Mounties charge Catholic priest with sexual assault of 8-year-old girl

The girl alleged the priest prevented her from leaving the church when she was alone with him

The RCMP logo on the side of a cruiser car. Photo: Jared Delorme/APTN News

Warning: This story contains details some readers may find disturbing

Manitoba RCMP say they arrested a Catholic priest in a northern First Nation after receiving a complaint from an eight-year-old girl.

Supt. Scott McMurchy said the priest was arrested on May 27 in Little Grand Rapids, a Cree community approximately 265 km northeast of Winnipeg.

“Unfortunately, we are here to tell you about an eight-year-old girl who was (allegedly) assaulted by someone she trusted,” McMurchy told a news conference Tuesday. “It was reported to us that this young girl from Little Grand Rapids First Nation was alone with the local Roman Catholic priest.

“She was helping him clean the church when he (allegedly) touched her inappropriately.”

McMurchy said Arul Savari, 48, is charged with sexual assault, sexual interference, sexual exploitation of a young person, luring a child and forcible confinement.

Manitoba RCMP Supt. Scott McMurchy announces charges against a Catholic priest. Photo: APTN News

The priest remains in custody in Winnipeg, McMurchy added.

“(The girl) said and told our investigators that when she tried to leave (St. John the Evangelist Roman Catholic Church) he forced her to remain in the building. Finally, able to get free, she ran home and told her mother what happened.”

McMurchy, the acting criminal operation officer of D Division in Manitoba, said RCMP suspect there may be more victims.

“Additional youth have been identified as potential victims,” McMurchy told reporters. “Investigators believe there may be more.”

McMurchy said Savari also provided religious services in Pauingassi First Nation, located 24 km north of Little Grand Rapids and about 280 km northeast of Winnipeg.


“So that community, too, may have victims,” he said.

Suvari is from India, McMurchy noted, and has been working under the Archdiocese of St. Boniface in Winnipeg for the past six years.

The Archdiocese, in a news release, expressed “deep sorrow” at learning what (allegedly) happened to the girl and extended sympathy to her family and community.

“The Archdiocese will do all it can to assist the victim who has come forward and any who make known their suffering,” said Daniel Bahuaud, communications coordinator for the Archdiocese.

“The Archdiocese will cooperate fully with the RCMP in their investigation.”

Assembly of Manitoba Chiefs Grand Chief Cathy Merrick was upset at learning what allegedly happened to an eight-year-old girl. Photo: APTN File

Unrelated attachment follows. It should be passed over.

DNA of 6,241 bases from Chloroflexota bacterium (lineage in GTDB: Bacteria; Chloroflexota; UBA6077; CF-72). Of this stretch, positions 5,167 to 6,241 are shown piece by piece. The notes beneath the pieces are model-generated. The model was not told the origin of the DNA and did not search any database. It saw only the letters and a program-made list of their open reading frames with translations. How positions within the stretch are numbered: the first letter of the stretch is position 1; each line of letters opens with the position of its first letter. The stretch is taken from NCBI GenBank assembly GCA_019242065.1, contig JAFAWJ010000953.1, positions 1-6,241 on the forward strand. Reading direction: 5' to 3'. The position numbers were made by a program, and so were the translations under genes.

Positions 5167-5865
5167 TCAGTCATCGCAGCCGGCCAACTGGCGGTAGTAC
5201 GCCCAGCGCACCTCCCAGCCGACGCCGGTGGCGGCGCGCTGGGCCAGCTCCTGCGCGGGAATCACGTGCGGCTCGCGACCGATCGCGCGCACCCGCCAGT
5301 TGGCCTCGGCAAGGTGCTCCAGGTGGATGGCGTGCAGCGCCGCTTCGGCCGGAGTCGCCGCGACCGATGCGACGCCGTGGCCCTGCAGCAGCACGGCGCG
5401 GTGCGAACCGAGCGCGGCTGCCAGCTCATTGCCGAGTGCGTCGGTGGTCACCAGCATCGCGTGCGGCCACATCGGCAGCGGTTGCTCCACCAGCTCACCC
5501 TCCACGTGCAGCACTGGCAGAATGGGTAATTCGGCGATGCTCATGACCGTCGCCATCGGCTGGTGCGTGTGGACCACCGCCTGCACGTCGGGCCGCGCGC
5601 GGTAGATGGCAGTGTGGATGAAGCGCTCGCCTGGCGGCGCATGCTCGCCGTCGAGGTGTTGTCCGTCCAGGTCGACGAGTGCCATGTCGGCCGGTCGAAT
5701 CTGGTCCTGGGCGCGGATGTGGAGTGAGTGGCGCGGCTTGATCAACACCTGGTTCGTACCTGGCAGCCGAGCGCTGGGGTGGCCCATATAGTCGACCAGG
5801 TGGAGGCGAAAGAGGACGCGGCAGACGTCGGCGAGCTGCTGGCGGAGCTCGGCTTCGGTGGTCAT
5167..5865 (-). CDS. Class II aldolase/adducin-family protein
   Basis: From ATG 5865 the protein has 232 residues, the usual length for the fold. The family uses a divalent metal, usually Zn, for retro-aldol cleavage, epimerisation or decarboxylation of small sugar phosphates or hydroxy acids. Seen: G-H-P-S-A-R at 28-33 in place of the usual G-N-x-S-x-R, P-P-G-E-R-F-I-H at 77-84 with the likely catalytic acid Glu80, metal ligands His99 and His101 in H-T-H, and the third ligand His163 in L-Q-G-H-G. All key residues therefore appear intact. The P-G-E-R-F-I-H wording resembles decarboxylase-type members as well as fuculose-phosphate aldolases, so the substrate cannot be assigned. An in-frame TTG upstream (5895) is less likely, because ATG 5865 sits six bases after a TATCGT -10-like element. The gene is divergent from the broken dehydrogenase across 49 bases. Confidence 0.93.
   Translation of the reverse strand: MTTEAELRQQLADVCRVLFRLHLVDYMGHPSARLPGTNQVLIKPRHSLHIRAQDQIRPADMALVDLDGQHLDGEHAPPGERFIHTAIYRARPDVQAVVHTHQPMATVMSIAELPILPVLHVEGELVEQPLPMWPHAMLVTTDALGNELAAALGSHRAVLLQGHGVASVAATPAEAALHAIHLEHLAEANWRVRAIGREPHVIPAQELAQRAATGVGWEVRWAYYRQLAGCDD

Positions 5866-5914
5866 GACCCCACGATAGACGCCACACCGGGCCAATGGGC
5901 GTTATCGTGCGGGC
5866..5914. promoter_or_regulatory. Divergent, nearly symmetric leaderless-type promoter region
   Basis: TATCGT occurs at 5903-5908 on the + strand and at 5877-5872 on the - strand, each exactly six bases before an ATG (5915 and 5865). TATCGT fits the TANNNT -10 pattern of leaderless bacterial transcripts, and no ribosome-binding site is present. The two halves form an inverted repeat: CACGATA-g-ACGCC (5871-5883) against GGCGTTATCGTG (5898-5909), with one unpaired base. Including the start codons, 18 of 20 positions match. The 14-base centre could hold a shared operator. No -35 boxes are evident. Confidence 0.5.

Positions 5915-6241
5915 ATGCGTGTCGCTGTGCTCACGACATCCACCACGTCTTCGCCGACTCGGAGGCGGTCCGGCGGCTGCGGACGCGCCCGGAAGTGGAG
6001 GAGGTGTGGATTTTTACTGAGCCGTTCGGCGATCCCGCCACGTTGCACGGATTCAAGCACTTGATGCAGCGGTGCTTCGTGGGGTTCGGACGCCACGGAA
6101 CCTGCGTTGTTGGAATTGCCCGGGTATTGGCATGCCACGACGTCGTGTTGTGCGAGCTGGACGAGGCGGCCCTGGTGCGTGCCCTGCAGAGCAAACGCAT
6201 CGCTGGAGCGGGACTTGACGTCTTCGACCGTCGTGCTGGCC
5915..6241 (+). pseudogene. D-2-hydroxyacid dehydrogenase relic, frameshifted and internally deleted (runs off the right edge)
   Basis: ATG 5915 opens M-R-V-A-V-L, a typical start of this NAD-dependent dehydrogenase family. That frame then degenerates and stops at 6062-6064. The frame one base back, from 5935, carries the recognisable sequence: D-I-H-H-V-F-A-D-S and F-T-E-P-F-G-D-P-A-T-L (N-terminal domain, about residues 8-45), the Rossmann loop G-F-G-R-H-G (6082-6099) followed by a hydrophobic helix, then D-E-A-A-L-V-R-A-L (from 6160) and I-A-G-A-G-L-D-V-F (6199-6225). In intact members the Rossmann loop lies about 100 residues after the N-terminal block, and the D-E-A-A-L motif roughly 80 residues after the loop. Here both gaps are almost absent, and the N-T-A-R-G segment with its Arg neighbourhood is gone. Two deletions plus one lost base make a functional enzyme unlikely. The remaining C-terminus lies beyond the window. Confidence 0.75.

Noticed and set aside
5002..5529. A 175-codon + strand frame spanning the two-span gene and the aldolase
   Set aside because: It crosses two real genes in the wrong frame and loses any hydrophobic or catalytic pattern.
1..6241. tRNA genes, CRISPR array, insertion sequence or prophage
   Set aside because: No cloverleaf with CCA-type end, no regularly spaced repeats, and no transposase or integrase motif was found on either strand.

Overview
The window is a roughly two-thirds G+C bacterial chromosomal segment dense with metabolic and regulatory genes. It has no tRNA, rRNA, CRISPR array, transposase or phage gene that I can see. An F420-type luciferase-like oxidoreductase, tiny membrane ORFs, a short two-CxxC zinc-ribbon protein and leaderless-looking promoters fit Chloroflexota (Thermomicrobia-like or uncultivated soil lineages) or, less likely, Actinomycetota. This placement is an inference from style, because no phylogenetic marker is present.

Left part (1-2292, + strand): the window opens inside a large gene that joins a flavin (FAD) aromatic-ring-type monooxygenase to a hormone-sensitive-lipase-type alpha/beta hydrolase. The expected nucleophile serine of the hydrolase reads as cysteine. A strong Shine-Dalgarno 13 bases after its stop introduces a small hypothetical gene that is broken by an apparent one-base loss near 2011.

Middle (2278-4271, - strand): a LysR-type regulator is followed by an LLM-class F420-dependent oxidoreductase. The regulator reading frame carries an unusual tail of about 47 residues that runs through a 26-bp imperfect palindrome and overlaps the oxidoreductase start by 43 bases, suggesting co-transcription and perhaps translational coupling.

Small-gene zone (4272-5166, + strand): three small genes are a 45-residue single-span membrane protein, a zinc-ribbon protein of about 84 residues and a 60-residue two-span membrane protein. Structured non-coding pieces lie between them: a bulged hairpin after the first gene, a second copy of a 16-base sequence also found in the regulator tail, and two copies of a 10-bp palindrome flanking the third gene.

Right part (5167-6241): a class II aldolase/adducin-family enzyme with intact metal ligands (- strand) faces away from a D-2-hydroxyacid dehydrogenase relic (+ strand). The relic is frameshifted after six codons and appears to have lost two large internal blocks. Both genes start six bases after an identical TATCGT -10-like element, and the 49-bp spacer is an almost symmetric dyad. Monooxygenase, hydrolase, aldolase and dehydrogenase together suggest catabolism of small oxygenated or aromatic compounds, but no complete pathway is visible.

McMurchy expressed regret for sharing the girl’s experience publicly but said it was necessary to encourage others to come forward.

“However, we believe that other children may have been harmed in a similar way,” he explained.

Manitoba’s top First Nations leader became emotional when asked about the priest’s arrest in a telephone interview with APTN.

“I have a granddaughter that’s eight years old,” said Grand Chief Cathy Merrick of the Assembly of Manitoba Chiefs, her voice breaking.

“I can’t imagine somebody so vulnerable being taken advantage of.”

Residential schools

Merrick said the alleged crimes are similar to what happened to Indigenous children at former church-run Indian residential schools.

“It just takes us back to (the physical and sexual abuse committed by religious personnel at) residential school; that it never really went away, and that it keeps on continuing,” Merrick said.

“We try to educate people as much as we can and it still happens, and it’s happening from foreign people coming into this country.”

AMC represents 62 of the 63 First Nations in Manitoba that are Anishinaabe (Ojibway), Nehetho (Cree), Oji-Cree, Dene and Dakota.

While their people have a long history with the Catholic Church, Merrick said priests are supposed to “save First Nations, not hurt First Nations.”

She said the church, which operated the majority of residential schools in Canada, should apologize to the victim, her family and the community once the priest’s charges are dealt with.

Pope Francis apologized to Indigenous peoples last summer for the abuses that occurred at residential schools. Photo: APTN File

Pope Francis, on a visit to Canada last summer, apologized to Indigenous peoples for the abuse that occurred at residential schools that operated in Canada for 100 years until 1996.

Bahuaud said the Archdiocese of St. Boniface recognized the trauma that abuse has caused.

“Every single abuse case involving a minor, no matter when it took place, is wrong,” he said in the release. “Each time the heinous crime of sexual abuse is reported, we must listen attentively and respond compassionately to those who have been victimized and hurt, particularly if the abuser is connected in any way with our church.

“And every time sexual abuse is reported, all victims of such abuse, as well as their families and communities, are hurt again. The Archdiocese of St. Boniface stands in solidarity with all victims of sexual abuse.”

McMurchy said the priest travelled to the communities to minister there.

He said the girl and her family were receiving victim services.

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